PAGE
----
Orin Kerr

* SeaWorld lost its appeal. Apparently it’s not safe to lock murderous animals in a small pool and have people swim with them. [Blog of the Legal Times]

* Do you know what “Heartbleed” is? If the answer is no, you need to click on this immediately for the 10 things every lawyer needs to know about the latest computer security crisis. [Versus Texas]

* We’ve been hearing about declining law school applications, now let’s look at new projections of law school graduates. [The Faculty Lounge]

* Professor Orin Kerr explains that it might be time for courts to adopt computer-specific Fourth Amendment rules. Adapting 18th Century thinking to meet modern times? That’s crazy talk. [The Volokh Conspiracy / Washington Post]

* These guys must be the best Grand Theft Auto players ever. [Legal Juice]

* Being nice is a strength rather than a weakness. I’m incredulous. [Katz Justice]

‘Congratulations. You’re still in the running towards becoming America’s next top law review.’

Replace the gorgeous, leggy models with bespectacled, Bluebook-wielding law students. Replace the photo shoots with cite checks. Replace Tyra Banks with a law librarian.

Voilà! You’ve replaced America’s Next Top Model with something far more fabulous: America’s Next Top Law Review.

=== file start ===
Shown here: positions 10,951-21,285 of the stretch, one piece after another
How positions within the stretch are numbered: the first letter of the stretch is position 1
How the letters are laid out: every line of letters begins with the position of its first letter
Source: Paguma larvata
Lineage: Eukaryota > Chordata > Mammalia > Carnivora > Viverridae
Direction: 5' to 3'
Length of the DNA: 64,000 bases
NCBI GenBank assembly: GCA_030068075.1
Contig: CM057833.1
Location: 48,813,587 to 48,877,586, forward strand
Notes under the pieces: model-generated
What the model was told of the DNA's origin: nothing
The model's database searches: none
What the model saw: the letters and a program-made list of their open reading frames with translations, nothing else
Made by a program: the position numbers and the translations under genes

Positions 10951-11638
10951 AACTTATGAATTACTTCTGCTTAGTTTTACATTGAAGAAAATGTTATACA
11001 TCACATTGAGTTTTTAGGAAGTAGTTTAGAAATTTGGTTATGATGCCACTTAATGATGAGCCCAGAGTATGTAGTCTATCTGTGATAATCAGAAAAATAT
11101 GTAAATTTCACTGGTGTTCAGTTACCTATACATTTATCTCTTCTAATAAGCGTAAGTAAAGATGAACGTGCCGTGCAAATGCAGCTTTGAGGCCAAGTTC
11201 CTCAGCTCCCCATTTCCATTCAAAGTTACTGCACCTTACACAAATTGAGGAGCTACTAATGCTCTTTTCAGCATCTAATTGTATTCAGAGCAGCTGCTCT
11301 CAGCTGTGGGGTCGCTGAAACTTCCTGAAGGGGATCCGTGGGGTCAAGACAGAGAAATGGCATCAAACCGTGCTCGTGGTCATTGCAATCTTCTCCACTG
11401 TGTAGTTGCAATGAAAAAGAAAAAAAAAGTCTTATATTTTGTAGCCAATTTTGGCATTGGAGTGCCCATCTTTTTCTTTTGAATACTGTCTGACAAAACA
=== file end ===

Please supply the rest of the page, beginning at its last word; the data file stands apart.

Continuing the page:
And yes, there is a new top law review. Harvard Law Review, which has dominated the leading set of rankings for the past seven years, has been dethroned. To quote Dani from Cycle 6 of ANTM, “Shut yo mouth and say it ain’t true!”

Oh, but it is true. They’re all beautiful — or at least impeccably Bluebooked — but only one girl has what it takes. Who is the nation’s new #1 law journal?

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A clerk at One First Street (click to enlarge).

Ten years after their time at One First Street, where do Supreme Court clerks wind up? Back in 2004, I tossed out a number of possibilities: high-ranking government posts, lucrative partnerships at leading law firms, and tenured professorships at top law schools.

That seems to be about right. Professor Derek Muller put together this interesting analysis — via Orin Kerr, via Judge Dillard on Twitter — of the SCOTUS clerk class from ten years ago. The clerks for October Term 2003 now occupy some pretty prestigious perches, including posts in the Solicitor General’s Office and the Office of Legal Counsel, professorships at Harvard and Yale, and partnerships at Sullivan & Cromwell and Paul Weiss.

Who will follow in their footsteps? We have some new goodies for devotees of SCOTUS law clerk hiring.

Keep reading for a look at (1) the official list of Supreme Court clerks for October Term 2013, courtesy of the Court itself; (2) our unofficial list of OT 2013 clerks, with law school and prior clerkship information; and (3) an updated list of October Term 2014 hires thus far. Justice Ruth Bader Ginsburg has hired multiple clerks for OT 2014, suggesting that she’s not going anywhere….